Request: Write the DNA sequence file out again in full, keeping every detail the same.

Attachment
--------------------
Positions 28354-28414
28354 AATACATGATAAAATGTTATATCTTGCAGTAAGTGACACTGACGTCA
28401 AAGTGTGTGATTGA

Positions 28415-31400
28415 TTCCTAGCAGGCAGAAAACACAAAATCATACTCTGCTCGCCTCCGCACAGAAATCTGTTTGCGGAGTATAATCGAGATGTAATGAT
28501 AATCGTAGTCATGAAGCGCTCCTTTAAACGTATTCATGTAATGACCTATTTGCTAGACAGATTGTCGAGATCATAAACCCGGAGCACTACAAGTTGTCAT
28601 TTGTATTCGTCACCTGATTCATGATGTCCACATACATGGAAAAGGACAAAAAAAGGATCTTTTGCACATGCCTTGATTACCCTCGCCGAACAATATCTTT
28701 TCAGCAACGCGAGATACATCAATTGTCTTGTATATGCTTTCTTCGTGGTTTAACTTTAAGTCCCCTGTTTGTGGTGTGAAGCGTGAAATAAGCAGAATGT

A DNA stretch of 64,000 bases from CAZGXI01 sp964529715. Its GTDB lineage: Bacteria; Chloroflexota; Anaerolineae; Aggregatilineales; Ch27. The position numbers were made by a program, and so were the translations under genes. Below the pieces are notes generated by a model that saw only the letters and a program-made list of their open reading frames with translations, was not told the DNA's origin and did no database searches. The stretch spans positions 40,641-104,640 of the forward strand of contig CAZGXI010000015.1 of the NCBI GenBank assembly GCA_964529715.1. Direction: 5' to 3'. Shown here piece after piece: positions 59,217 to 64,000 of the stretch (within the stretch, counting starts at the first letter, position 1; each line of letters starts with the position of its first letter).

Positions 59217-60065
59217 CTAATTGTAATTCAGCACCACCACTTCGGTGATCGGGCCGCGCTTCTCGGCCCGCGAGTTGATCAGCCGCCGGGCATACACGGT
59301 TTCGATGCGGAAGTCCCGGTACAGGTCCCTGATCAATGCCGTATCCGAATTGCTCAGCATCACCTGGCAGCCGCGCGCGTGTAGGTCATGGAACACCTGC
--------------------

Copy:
Positions 28354-28414
28354 AATACATGATAAAATGTTATATCTTGCAGTAAGTGACACTGACGTCA
28401 AAGTGTGTGATTGA

Positions 28415-31400
28415 TTCCTAGCAGGCAGAAAACACAAAATCATACTCTGCTCGCCTCCGCACAGAAATCTGTTTGCGGAGTATAATCGAGATGTAATGAT
28501 AATCGTAGTCATGAAGCGCTCCTTTAAACGTATTCATGTAATGACCTATTTGCTAGACAGATTGTCGAGATCATAAACCCGGAGCACTACAAGTTGTCAT
28601 TTGTATTCGTCACCTGATTCATGATGTCCACATACATGGAAAAGGACAAAAAAAGGATCTTTTGCACATGCCTTGATTACCCTCGCCGAACAATATCTTT
28701 TCAGCAACGCGAGATACATCAATTGTCTTGTATATGCTTTCTTCGTGGTTTAACTTTAAGTCCCCTGTTTGTGGTGTGAAGCGTGAAATAAGCAGAATGT

A DNA stretch of 64,000 bases from CAZGXI01 sp964529715. Its GTDB lineage: Bacteria; Chloroflexota; Anaerolineae; Aggregatilineales; Ch27. The position numbers were made by a program, and so were the translations under genes. Below the pieces are notes generated by a model that saw only the letters and a program-made list of their open reading frames with translations, was not told the DNA's origin and did no database searches. The stretch spans positions 40,641-104,640 of the forward strand of contig CAZGXI010000015.1 of the NCBI GenBank assembly GCA_964529715.1. Direction: 5' to 3'. Shown here piece after piece: positions 59,217 to 64,000 of the stretch (within the stretch, counting starts at the first letter, position 1; each line of letters starts with the position of its first letter).

Positions 59217-60065
59217 CTAATTGTAATTCAGCACCACCACTTCGGTGATCGGGCCGCGCTTCTCGGCCCGCGAGTTGATCAGCCGCCGGGCATACACGGT
59301 TTCGATGCGGAAGTCCCGGTACAGGTCCCTGATCAATGCCGTATCCGAATTGCTCAGCATCACCTGGCAGCCGCGCGCGTGTAGGTCATGGAACACCTGC